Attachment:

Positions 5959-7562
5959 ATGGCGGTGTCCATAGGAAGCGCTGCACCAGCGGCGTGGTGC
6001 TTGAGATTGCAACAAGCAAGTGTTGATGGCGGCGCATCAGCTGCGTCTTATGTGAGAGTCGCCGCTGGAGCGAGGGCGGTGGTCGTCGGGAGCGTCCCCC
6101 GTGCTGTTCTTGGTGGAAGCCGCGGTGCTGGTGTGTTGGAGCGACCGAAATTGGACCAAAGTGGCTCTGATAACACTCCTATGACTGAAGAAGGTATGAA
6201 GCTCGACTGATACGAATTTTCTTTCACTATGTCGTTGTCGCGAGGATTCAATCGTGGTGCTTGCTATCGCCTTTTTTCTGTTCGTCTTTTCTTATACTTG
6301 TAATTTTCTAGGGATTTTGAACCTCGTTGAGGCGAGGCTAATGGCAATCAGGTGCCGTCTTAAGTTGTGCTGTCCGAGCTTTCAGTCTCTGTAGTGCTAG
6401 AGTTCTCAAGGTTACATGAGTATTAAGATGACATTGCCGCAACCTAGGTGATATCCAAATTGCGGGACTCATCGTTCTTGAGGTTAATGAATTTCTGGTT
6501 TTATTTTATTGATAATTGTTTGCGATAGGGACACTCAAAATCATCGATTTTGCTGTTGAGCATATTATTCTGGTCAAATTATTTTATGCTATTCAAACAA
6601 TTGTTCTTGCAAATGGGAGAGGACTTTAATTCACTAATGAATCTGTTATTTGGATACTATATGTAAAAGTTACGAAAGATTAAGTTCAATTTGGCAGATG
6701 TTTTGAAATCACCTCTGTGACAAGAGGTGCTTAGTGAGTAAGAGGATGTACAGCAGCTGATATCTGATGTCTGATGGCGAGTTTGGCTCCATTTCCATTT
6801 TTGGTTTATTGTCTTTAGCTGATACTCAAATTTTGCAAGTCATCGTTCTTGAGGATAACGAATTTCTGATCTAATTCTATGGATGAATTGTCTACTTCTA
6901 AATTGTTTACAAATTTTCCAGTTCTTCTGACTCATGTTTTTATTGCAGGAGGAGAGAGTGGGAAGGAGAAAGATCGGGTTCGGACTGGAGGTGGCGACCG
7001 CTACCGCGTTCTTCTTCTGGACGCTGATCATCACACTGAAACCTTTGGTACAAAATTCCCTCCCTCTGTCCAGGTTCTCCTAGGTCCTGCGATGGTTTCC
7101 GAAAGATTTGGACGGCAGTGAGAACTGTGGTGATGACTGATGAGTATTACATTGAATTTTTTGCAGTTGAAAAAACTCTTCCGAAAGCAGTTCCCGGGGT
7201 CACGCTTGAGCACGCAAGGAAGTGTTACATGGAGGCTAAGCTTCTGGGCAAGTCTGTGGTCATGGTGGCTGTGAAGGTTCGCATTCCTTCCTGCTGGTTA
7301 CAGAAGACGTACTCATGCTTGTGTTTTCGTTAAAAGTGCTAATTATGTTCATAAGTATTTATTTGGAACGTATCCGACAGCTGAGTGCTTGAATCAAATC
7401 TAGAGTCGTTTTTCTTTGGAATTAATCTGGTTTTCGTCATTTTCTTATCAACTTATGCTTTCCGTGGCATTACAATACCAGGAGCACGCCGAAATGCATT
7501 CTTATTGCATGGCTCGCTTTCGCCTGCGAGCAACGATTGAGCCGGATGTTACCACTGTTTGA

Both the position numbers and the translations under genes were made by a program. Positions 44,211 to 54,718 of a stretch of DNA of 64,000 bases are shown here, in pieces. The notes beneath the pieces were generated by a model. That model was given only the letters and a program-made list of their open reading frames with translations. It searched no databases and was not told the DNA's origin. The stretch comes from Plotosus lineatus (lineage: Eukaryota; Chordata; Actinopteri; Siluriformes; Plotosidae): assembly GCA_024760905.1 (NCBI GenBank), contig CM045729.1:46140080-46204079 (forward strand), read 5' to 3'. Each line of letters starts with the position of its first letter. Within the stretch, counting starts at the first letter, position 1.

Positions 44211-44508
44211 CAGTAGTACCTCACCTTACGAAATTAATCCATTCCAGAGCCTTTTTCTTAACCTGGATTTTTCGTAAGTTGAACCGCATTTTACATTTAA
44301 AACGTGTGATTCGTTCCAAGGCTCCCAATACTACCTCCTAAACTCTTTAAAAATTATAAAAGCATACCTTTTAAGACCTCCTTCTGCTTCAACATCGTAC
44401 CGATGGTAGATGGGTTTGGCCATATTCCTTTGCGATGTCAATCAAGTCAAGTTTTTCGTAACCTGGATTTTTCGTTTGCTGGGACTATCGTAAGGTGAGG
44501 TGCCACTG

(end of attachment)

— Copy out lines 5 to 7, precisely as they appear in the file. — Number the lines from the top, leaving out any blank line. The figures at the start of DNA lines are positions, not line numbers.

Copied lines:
6201 GCTCGACTGATACGAATTTTCTTTCACTATGTCGTTGTCGCGAGGATTCAATCGTGGTGCTTGCTATCGCCTTTTTTCTGTTCGTCTTTTCTTATACTTG
6301 TAATTTTCTAGGGATTTTGAACCTCGTTGAGGCGAGGCTAATGGCAATCAGGTGCCGTCTTAAGTTGTGCTGTCCGAGCTTTCAGTCTCTGTAGTGCTAG
6401 AGTTCTCAAGGTTACATGAGTATTAAGATGACATTGCCGCAACCTAGGTGATATCCAAATTGCGGGACTCATCGTTCTTGAGGTTAATGAATTTCTGGTT